Celebrate the unique and colorful characteristics of the world’s religions this month, during Spiritual Literacy Month. Places of worship, communities, libraries and families can promote respect among the world’s spiritual traditions by encouraging learning and reading. This is a good time to reach out to someone of another faith, and greet him or her for a holiday formerly unknown to you. Gain a greater understanding of world cultures. In need of resources? Read through archives or by category of ReadTheSpirit’s Holidays & Festivals column.

International Day of the World’s Indigenous Peoples: Learn the stories

Indigenous peoples building alliances: Honouring treaties, agreements and other constructive arrangements.”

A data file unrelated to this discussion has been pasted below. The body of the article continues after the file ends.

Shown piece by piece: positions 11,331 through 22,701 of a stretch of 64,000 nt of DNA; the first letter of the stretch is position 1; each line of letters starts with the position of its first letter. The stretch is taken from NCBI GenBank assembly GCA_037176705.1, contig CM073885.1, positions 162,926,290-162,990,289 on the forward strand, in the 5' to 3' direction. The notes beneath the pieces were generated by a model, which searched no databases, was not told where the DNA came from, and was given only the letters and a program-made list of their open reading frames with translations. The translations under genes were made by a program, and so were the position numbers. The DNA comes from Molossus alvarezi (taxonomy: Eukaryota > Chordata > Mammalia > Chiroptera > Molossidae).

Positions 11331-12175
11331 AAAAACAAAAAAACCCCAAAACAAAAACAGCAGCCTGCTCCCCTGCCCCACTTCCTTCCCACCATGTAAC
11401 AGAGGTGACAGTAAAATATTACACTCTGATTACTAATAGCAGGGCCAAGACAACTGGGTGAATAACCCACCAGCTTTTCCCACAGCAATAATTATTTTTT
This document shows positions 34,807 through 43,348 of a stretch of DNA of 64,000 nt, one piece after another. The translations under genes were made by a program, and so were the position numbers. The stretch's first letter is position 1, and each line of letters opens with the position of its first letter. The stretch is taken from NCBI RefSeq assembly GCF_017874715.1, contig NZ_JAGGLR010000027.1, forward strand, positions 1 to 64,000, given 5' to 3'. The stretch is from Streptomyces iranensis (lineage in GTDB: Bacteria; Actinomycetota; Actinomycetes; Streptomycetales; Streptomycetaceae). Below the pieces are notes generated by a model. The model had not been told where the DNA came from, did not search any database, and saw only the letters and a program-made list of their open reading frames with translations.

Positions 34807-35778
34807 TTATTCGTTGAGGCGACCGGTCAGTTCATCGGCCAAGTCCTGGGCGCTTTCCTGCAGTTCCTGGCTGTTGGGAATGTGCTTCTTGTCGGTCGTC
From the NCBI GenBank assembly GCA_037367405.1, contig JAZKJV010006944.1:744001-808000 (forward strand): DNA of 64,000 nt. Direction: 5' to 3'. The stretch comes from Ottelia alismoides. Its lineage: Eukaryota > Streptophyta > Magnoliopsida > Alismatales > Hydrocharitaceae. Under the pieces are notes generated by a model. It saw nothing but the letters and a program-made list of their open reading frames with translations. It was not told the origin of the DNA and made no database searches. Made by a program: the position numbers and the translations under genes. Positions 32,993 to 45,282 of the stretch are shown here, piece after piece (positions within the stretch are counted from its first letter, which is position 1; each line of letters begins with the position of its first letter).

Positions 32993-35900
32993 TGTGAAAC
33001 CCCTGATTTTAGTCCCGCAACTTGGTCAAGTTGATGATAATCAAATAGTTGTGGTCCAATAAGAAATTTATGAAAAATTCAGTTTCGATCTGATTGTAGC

2013 theme, International Day of the World’s Indigenous Peoples

FRIDAY, AUGUST 9: Promote equal rights and unheard voices in your community and across the globe, for the International Day of the World’s Indigenous Peoples. First proclaimed by the United Nations General Assembly in December 1994, this annual UN day will wrap up its second themed decade next year.

This year on August 9, hundreds of rowers are anticipated at Pier 96 in Manhattan, to honor the 400th anniversary of the first treaty, “Two Row Wampum,” drawn between Dutch immigrants and the Haudenosaunee confederacy in 1613. Attendees have traveled by river and horseback to gather at Dag Hammarskjold Plaza for today’s significant anniversary, which reflects the 2013 theme that highlights arrangements with indigenous peoples for land rights, economic development and principles for peace. (Like this day? Show your support on its Facebook page.)